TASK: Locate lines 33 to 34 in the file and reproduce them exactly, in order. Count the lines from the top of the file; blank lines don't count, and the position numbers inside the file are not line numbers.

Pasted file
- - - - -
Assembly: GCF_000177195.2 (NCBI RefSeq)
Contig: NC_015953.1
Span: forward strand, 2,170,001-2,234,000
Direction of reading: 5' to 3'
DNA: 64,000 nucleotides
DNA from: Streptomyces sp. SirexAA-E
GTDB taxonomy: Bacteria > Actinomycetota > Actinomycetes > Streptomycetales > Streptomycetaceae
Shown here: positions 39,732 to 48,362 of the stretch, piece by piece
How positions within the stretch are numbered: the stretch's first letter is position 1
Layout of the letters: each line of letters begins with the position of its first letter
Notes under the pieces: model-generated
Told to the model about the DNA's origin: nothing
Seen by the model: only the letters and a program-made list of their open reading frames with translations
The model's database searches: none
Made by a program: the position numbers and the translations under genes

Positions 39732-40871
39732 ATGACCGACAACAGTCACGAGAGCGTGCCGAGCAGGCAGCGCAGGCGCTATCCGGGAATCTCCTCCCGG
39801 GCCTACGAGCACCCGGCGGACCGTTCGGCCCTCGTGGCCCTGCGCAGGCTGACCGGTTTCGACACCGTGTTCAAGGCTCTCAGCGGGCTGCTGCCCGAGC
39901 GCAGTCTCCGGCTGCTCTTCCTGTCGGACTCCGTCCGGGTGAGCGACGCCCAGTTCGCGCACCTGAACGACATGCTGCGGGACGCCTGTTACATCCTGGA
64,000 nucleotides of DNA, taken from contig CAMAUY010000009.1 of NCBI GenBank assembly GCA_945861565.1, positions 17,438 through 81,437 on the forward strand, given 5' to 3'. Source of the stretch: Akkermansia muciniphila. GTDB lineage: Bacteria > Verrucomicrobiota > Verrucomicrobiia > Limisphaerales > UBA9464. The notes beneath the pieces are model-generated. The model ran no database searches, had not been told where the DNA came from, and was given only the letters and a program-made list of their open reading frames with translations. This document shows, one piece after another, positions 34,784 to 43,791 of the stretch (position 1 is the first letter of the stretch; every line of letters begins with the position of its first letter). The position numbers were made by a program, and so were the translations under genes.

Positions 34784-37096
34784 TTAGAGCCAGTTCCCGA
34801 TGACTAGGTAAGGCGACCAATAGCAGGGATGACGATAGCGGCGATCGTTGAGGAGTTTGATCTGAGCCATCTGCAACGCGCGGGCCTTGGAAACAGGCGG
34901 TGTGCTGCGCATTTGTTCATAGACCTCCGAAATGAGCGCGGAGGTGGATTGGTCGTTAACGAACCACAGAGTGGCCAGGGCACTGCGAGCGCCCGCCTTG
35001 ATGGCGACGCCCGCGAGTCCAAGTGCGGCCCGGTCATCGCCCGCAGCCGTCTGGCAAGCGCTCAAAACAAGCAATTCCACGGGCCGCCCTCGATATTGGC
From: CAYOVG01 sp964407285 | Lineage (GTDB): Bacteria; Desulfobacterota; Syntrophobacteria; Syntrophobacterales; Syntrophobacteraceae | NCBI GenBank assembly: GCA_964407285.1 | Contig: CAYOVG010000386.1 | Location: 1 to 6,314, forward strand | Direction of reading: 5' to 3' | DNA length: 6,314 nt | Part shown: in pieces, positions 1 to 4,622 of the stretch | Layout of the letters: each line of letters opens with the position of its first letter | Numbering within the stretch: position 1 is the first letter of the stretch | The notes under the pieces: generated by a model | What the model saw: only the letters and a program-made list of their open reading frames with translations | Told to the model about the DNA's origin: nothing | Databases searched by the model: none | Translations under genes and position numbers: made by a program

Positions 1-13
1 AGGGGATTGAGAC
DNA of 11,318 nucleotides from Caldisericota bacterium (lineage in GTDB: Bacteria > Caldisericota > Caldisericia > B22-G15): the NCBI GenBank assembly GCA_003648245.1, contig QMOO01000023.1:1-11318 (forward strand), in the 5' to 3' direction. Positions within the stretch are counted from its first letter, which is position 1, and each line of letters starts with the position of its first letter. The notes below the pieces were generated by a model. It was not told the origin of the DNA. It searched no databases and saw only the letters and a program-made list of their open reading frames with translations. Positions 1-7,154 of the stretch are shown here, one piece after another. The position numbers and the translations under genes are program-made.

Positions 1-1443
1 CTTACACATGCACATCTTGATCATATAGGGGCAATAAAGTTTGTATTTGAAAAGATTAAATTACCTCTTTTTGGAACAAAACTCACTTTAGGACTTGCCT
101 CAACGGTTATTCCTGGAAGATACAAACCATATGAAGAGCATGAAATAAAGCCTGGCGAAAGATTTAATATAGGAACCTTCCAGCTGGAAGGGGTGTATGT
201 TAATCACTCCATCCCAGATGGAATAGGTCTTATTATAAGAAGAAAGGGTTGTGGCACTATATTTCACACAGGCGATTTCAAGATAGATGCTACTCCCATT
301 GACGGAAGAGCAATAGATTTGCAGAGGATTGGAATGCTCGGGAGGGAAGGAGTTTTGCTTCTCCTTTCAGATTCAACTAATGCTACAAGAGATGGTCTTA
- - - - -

201 TAATCACTCCATCCCAGATGGAATAGGTCTTATTATAAGAAGAAAGGGTTGTGGCACTATATTTCACACAGGCGATTTCAAGATAGATGCTACTCCCATT
301 GACGGAAGAGCAATAGATTTGCAGAGGATTGGAATGCTCGGGAGGGAAGGAGTTTTGCTTCTCCTTTCAGATTCAACTAATGCTACAAGAGATGGTCTTA